Stake, which says it operates under a gaming license in Curaçao, is one of the top companies pouring sponsorship money into the Twitch community. The location that Steak gives in Curaçao as its registered address appears to be a run-down shack on Google Earth. The company says most of its employees are in Europe.
Crypto gambling is illegal in the US, although it is allowed in other countries, according to Frank DiGiacomo, an attorney who leads the gaming law group at Duane Morris LLP in Philadelphia. Canada is welcoming crypto operators, potentially contributing to why some streamers moved there.
It is still possible to bet on stakes from the US using a virtual private network, which hides the user’s location and crypto currency, however.
A Stake spokesperson says it has implemented “stringent compliance procedures” that prevent people using VPNs from depositing funds in countries where it is not allowed. Stake says it “uses a number of measures to address risky gambling behavior” including free gambling-blocking software for its users. “The stake takes its regulatory obligations very seriously and complies with all applicable laws.”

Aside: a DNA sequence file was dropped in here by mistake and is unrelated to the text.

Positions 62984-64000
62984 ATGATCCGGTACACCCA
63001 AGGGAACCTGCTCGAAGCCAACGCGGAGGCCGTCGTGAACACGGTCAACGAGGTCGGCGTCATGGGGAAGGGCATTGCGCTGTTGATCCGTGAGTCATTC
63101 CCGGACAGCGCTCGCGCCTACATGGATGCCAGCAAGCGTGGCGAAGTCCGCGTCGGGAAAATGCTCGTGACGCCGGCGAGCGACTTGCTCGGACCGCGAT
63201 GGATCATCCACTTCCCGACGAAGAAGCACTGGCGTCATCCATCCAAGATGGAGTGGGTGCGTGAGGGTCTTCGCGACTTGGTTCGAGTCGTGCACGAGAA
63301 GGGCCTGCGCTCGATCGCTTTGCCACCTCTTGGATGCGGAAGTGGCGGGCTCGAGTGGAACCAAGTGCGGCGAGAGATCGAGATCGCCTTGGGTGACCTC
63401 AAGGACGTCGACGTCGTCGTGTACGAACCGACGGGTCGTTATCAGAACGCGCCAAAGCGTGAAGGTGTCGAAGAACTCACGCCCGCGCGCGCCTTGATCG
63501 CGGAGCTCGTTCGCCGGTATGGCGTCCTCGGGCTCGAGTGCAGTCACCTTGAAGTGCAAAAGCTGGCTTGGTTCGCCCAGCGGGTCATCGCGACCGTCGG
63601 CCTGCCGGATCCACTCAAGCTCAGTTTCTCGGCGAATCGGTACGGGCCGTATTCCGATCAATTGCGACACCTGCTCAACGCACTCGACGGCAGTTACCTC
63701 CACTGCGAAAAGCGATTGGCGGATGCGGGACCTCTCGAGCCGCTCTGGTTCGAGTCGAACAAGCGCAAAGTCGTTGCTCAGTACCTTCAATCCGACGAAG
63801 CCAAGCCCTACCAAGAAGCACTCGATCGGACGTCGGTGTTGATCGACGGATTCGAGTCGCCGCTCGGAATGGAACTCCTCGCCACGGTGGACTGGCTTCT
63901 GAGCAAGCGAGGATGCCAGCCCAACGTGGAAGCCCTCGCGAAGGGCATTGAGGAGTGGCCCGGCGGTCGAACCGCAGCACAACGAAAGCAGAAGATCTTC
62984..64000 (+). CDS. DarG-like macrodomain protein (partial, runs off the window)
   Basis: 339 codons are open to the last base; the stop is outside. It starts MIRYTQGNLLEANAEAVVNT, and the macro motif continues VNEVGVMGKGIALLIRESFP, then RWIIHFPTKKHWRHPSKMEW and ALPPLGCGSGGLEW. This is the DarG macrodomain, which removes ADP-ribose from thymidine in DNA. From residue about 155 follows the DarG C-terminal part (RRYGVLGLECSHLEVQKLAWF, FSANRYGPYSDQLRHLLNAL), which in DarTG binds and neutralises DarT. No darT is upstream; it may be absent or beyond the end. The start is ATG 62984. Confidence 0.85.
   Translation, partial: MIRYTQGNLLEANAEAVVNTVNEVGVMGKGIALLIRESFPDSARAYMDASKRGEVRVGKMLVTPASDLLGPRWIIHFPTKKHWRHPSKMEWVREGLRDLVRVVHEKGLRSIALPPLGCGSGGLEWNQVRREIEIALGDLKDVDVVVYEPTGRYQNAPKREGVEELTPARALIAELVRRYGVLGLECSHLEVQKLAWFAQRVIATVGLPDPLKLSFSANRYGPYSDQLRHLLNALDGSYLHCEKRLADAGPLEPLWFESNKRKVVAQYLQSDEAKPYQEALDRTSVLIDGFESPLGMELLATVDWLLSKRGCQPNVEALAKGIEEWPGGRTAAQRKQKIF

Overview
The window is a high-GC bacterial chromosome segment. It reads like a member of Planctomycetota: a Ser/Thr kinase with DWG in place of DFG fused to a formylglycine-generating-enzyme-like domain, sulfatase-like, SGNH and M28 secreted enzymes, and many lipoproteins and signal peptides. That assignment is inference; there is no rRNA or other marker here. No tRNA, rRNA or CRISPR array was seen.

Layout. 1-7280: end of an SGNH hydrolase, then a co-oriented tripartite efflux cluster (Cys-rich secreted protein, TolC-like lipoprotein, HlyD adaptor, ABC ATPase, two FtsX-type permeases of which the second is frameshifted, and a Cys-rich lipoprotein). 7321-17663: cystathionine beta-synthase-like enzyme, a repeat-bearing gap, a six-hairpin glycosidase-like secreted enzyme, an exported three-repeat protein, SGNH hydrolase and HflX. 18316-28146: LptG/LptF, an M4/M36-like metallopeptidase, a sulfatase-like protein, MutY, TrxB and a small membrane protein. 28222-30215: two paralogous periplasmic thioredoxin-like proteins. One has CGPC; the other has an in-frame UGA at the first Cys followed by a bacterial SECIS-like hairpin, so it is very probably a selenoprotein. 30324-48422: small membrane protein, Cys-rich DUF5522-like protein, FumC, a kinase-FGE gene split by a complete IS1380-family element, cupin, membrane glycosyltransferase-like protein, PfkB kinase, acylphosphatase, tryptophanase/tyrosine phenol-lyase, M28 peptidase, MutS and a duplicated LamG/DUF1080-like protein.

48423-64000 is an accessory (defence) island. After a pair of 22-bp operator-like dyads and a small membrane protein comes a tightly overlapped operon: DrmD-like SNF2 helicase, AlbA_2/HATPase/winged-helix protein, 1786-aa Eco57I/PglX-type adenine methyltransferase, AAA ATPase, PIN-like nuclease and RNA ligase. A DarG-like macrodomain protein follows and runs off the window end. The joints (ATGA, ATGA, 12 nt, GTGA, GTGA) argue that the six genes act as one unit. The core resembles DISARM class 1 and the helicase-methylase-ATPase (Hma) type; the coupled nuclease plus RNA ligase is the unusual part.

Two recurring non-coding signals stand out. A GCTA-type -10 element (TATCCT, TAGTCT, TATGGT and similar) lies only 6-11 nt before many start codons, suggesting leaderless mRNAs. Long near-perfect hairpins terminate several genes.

Gambling may not be a feature on Twitch forever. A Twitch spokesperson says the company is “currently in the midst of a deep dive into the gambling behavior on Twitch.” Since Lengyel and others included links in the past year, the company has decided not to allow gambling companies to share links or referral codes, which the spokesperson says will “reduce scams and other pitfalls associated with questionable gaming sites.” to address”.
“We take any potential harm to our community very seriously,” the spokesperson says. “While gambling content represents a very small portion of the content streamed on Twitch, we monitor it closely to ensure that our approach minimizes potential harm to our global community.” Resources for anyone living with a gambling addiction are available in Twitch’s Safety Center, the company says.